On the other hand, the chart to the right displays that our subjects were three times more likely to have a trial failure without force feedback as compared to with force feedback (a 10% failure rate compared to a 3.3% failure rate). Analyzing the data with a bootstrap t-test to examine whether the population is more likely to have a failure without force feedback, we get an alpha significance level of 20%. This is not significant enough to state strongly, but it is a promising indication and should be examined further.

These results are confirmed by the qualitative comments made by the subjects. One subject pointed out that the system does not provide a sensation of curvature or rolling. Another subject said, "The forces don't match what I see, so I don't know how to adjust my hand." The difficulty of the task may be due in part to the uncommon motion. One subject pointed out that she really wanted to grasp the cylinder and turn it with her wrist.

These results indicate that the single axis of force representation provided by the CyberGrasp does not sufficiently represent the expected forces for rolling an object, and the potentially misleading information slows the user more than having no force information. Rolling of an object uses regulation of the ratio of normal to tangential forces, which cannot be accurately displayed by this system. However, the presence of contact force information does seem to improve a user's ability to maintain a stable grasp and aid the task learning process.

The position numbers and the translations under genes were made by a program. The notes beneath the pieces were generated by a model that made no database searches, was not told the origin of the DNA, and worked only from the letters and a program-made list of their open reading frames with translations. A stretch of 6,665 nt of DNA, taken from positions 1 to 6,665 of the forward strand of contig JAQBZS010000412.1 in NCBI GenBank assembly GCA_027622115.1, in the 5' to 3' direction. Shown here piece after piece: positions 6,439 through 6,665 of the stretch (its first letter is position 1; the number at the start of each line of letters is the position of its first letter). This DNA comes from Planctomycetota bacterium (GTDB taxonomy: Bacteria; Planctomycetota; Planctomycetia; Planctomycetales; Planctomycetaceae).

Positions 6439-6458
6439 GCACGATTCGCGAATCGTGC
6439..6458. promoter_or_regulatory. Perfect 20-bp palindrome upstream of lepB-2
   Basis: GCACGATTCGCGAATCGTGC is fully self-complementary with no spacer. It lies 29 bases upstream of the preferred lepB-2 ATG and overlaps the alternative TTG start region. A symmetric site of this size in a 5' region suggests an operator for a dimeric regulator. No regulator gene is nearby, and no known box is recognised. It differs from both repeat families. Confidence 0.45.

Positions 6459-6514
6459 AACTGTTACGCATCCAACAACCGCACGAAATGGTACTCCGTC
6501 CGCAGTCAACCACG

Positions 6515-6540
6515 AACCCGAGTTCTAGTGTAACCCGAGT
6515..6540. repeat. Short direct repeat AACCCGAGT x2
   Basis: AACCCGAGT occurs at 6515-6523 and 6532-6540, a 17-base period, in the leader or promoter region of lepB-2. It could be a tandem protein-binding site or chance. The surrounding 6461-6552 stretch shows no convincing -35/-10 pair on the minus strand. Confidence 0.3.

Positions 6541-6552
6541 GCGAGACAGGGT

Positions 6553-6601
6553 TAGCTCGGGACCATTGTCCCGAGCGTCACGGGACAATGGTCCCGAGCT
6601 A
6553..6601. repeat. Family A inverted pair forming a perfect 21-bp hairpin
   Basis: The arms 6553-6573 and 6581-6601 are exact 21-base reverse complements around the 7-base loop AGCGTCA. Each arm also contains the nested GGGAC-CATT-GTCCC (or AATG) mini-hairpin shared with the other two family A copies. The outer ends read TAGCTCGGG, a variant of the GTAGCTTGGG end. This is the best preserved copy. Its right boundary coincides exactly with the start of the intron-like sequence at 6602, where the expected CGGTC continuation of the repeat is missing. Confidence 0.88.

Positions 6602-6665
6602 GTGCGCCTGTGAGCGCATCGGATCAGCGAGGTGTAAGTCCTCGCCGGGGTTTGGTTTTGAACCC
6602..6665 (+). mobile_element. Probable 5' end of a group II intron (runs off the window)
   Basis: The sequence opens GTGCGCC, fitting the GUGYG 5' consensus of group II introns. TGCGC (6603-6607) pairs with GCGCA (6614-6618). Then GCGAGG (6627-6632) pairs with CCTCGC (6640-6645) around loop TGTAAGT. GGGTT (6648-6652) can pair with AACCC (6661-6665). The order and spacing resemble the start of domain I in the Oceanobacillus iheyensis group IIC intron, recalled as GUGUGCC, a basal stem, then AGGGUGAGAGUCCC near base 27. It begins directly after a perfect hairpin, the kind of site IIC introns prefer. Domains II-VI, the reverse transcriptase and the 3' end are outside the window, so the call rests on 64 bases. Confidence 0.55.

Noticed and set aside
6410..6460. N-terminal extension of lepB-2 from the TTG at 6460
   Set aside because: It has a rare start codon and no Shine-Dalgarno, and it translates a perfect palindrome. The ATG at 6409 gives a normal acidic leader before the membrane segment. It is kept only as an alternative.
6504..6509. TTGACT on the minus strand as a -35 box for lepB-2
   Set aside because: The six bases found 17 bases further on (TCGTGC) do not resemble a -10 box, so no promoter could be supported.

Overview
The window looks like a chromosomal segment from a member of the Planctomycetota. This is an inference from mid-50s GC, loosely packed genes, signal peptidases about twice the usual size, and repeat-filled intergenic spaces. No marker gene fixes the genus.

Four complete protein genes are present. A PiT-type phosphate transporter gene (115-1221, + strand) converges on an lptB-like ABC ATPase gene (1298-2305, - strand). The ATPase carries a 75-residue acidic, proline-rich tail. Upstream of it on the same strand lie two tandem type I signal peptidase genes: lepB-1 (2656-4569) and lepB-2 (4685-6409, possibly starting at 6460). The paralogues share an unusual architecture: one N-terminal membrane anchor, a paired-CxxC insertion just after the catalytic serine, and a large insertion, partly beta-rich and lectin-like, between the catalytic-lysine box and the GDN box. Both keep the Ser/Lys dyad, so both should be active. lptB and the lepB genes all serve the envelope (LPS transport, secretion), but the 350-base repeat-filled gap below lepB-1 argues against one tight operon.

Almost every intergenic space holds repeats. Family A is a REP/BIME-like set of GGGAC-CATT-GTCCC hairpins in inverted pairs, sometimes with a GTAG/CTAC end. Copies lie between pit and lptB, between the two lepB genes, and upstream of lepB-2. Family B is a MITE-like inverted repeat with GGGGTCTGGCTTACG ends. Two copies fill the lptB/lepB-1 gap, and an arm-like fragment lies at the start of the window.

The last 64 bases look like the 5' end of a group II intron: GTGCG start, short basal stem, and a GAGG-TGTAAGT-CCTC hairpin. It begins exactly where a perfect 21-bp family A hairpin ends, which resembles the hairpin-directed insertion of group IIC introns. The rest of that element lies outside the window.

The results indicate that the CyberGrasp force feedback system does not increase speed of performance for simple telemanipulation tasks such as block stacking and object turning. This is due in part to human skills in learning and muscle memory, as well as the imperfect force transparency due to the single degree of actuation.

Conversely, there is some evidence that force feedback improves manipulation stability and may benefit the task learning process. Subject responses indicate that force feedback?s benefits may be more apparent in tasks which require delicacy or precision. One pointed out ?It seemed a little more difficult with the forces, because you are taking care where your fingers are.... Otherwise, you just pinch as hard as possible.? and another said, ?Without forces you aren?t worried about damaging the machine or forcing things.?